According to North Carolina administrative law, “tips are not wages” (13 NCAC 12.0303). This means as an employer, you are not allowed to require employees to receive their entire compensation from tips in lieu of wages.
Tips may be counted toward wages, however, to the extent as the employer is permitted to take a “tip credit” of at least $2.13 an hour in direct wages and applied as long as each employee receives enough in tips to make up the difference between the wages paid and the current minimum wage ($7.25). An employer can take advantage of a “tip credit” by paying tipped employees a cash wage of $2.13 plus an additional amount in tips that brings the total wage to the federal minimum wage. For an employer to use the “tip credit” to help meet the minimum wage requirement for employees, the employee must be informed of this fact and the employee must also be permitted to keep tips, unless the employee is part of a tip pool with other employees who regularly receive tips. For a tip pool to be valid, the employer must make sure that only employees who regularly receive tips participate.
North Carolina follows the federal minimum wage and tip credit. Be aware these amounts can change depending on changes to federal law. No state is permitted to pay a minimum wage or tip credit below the federal minimum guidelines.
The US Department of Labor (DOL)’s new Dual Jobs and final 80/20 tip credit rules are effective December 28, 2021, and change tip regulations under the Fair Labor Standards Act (FLSA). Employers are required to closely monitor tipped employees’ work in three categories:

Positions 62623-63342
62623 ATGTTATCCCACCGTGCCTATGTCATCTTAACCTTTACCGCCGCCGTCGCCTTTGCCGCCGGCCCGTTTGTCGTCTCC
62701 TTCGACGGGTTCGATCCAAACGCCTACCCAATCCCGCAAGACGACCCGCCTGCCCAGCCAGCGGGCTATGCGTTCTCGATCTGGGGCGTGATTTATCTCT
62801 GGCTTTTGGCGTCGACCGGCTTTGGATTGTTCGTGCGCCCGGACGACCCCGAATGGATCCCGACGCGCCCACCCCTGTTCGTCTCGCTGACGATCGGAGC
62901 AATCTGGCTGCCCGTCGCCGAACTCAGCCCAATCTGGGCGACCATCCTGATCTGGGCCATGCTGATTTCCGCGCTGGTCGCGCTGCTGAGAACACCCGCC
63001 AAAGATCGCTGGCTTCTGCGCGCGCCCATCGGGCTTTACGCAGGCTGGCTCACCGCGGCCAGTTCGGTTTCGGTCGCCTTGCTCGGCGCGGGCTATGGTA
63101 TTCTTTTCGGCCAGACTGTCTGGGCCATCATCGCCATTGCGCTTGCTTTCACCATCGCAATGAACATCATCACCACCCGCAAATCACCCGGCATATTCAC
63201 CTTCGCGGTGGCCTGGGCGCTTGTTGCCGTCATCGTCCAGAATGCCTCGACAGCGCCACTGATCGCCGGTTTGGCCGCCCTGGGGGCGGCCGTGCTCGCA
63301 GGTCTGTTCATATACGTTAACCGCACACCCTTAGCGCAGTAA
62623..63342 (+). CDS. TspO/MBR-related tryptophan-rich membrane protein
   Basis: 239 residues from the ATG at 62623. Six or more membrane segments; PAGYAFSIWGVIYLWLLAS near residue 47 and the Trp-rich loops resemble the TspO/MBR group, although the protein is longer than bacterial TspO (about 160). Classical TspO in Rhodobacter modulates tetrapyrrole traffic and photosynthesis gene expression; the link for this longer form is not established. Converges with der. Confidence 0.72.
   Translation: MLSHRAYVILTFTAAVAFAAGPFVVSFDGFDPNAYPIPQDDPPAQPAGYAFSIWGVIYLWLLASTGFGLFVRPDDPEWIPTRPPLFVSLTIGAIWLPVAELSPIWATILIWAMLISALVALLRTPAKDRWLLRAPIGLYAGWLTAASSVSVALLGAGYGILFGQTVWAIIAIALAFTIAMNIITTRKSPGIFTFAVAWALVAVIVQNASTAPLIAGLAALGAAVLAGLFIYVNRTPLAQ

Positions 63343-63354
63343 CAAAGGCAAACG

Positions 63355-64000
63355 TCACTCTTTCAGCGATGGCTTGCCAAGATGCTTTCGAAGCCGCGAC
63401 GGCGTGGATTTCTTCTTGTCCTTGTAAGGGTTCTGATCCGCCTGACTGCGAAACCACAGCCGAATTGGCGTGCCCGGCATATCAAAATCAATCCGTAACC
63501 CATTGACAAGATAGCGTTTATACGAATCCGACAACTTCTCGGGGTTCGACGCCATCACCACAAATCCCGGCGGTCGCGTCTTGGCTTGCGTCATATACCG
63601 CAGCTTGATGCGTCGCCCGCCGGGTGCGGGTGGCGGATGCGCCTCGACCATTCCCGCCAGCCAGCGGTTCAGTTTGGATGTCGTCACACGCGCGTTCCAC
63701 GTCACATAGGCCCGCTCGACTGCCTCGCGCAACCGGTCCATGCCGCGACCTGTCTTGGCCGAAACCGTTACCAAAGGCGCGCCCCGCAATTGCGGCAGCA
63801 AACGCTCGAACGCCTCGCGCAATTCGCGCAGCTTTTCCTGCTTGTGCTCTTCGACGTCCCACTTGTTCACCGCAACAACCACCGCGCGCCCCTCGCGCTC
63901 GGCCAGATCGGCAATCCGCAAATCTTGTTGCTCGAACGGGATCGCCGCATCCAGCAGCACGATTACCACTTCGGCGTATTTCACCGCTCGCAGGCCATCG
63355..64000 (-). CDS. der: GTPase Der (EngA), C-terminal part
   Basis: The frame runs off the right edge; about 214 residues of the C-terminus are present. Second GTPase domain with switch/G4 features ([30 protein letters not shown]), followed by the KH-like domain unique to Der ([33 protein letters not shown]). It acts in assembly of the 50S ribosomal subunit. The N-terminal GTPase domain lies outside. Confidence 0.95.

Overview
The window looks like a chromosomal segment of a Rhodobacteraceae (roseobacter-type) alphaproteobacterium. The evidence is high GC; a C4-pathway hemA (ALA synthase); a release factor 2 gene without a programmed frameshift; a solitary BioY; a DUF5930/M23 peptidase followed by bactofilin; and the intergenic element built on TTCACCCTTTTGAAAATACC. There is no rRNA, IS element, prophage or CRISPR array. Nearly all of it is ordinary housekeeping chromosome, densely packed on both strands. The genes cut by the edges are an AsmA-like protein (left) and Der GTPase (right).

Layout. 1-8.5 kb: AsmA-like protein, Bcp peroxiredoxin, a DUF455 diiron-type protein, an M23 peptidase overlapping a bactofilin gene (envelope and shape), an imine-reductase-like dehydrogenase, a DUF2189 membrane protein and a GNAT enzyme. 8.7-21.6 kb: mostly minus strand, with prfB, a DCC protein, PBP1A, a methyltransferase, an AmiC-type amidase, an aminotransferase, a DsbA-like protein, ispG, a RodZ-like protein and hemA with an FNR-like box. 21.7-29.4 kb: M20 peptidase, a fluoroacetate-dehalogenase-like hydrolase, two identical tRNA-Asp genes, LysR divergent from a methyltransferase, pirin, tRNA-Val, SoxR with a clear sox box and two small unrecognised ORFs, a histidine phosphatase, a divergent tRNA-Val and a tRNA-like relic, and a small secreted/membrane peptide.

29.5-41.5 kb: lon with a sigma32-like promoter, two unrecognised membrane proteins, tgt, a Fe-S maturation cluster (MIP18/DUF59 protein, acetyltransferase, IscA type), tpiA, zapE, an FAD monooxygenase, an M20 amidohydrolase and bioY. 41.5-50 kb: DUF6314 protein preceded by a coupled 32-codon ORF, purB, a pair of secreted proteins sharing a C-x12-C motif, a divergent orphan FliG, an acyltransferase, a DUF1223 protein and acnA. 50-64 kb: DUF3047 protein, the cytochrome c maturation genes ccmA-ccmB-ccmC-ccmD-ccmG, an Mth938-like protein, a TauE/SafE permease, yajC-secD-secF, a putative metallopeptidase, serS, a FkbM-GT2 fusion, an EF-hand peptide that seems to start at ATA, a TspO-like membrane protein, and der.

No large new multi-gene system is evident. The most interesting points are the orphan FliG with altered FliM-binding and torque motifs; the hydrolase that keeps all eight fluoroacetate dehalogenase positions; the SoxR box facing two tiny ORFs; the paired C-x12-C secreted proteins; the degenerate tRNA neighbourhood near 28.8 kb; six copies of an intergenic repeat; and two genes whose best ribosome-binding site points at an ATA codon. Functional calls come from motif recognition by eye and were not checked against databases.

- Time spent on tasks that produce tips – this is work that provides service to customers for which tipped employees receive tips.
- Time spent on tasks directly supporting tip-producing work – this is work performed in preparation of or to otherwise assist tip-producing customer service work. It may be paid at a tip credit rate, but only if the work is not performed for a substantial amount of time, which is defined as either (1) more than 30 continuous minutes, or (2) more than 20% of the hours in a workweek for which the employer has taken a tip credit.
- Time spent on tasks that are not part of the tipped occupation – any time spent in this category must be compensated at full minimum wage.
View these examples of how DOL believes hospitality work should be categorized. Employers who willfully or repeatedly violate the minimum wage or overtime pay requirements are subject to a civil money penalty of up to $1,000 for each such violation. Learn more about what’s next and how to adopt a compliance strategy.
Notice to Employees – A key requirement for taking the tip credit is notice to employees. Employers must notify employees in advance of the amount of cash wages they will be paid and the amount that wages will be increased using the tip credit. Employers must also notify employees in advance that employees are entitled to retain all tips.
Employers need not provide this information in writing. Of course, putting it in writing and obtaining an employee’s written acknowledgement of receipt would help prove that the information was provided.
The National Restaurant Association provides information on tip credit employee notice requirements and has developed two sample notices, which can be obtained from the association’s website. Version A is for those who do not require tip pooling, while Version B is for those who do. You may obtain these sample notices here.